Mar. 24 2020
This week at Newsette HQ, we’re taking a page from Mr. Rogers, who famously said, “When I would see scary news as a child, my mother would tell me to look for the helpers.” Well, we found one: Nadya Okamoto, a 21-year old advocate who’s waging war against the pink tax. While studying at Harvard University, Nadya also runs PERIOD, a human rights group fighting to end period poverty and stigma. “I’m super-passionate about gender equality and youth activism,” says the Oregon native, who wrote Period Power: A Manifesto For The Menstrual Movement as a wake-up call for young people to demand equal rights worldwide. And even when she’s working (and taking her college midterms) from home, Nadya’s efforts are making a global impact. Here’s how she does it…
You’re fighting against “period poverty.” What does that mean?
Not having access to hygiene products due to lack of income. When I started PERIOD, I learned that it’s a leading cause of [school] absenteeism, and at the time, 40 states in the U.S. had a sales tax [or “pink tax”] on period products. Tampons and pads were considered “non-essential goods” by the government!
When did you first get interested in period activism?
I was inspired after hearing the stories from homeless women about using toilet paper, socks, and brown paper grocery bags or even cardboard to take care of their periods. I think it was just like a really big privilege check. At that time, my family was actually experiencing housing instability as well… That really drove me to start taking action.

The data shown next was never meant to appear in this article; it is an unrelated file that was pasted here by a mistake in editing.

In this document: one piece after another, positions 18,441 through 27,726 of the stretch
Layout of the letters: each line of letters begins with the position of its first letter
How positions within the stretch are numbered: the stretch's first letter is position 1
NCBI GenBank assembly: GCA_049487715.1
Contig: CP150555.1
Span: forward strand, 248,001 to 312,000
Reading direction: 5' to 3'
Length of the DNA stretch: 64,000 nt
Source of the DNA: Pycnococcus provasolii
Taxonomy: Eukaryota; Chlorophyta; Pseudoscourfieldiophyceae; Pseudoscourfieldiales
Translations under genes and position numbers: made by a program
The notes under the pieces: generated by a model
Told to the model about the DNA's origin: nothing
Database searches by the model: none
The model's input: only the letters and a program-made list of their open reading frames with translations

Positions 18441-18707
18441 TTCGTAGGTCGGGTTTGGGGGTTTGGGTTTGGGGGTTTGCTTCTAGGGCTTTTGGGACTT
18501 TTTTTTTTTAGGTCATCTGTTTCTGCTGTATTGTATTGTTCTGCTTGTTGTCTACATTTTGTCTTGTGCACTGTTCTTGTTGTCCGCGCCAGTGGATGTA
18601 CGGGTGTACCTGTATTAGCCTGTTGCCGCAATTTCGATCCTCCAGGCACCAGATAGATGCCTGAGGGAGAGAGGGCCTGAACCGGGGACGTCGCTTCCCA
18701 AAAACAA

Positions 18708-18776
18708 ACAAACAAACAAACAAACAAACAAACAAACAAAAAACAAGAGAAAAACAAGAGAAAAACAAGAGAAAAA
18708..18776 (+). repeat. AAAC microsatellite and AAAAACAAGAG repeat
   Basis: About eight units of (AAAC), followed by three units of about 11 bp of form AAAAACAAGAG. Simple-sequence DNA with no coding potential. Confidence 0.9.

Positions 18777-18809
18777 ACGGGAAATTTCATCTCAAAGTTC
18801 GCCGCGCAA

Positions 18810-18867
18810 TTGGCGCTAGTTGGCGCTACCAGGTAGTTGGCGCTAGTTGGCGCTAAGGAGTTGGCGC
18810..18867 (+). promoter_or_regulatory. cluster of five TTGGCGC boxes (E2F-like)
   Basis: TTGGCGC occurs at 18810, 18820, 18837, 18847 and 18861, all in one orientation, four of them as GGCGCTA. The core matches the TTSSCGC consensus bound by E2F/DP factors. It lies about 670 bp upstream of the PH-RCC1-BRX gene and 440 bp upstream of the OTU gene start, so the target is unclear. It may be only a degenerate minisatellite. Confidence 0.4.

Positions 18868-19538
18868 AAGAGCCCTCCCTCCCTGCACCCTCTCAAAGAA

How did you get the idea off the ground? What were the first steps you took?
The early days were a lot of hustling, a lot of Googling, and a lot of constantly feeling like I did not know what I was doing. I think one of the biggest struggles for us was fundraising… because we were 16, and it’s hard to fundraise and convince people that they should believe in you when you’re young.
How do you get someone to take you seriously, especially when you’re young?
Every time someone doubted me, I was just that much more driven to keep going. And I think that support happened over time. People can’t really question us anymore because we can say, “Look at what we’ve done. We’ve served over 950,000 periods and we have hundreds of activist chapters registered.” We have the metrics to back it up.
What’s one thing you wish people understood about your mission?
Periods aren’t just a women’s issue. They are a human issue. When periods are a major obstacle for girls achieving success in education and economic mobility, that influences all of society and all of us.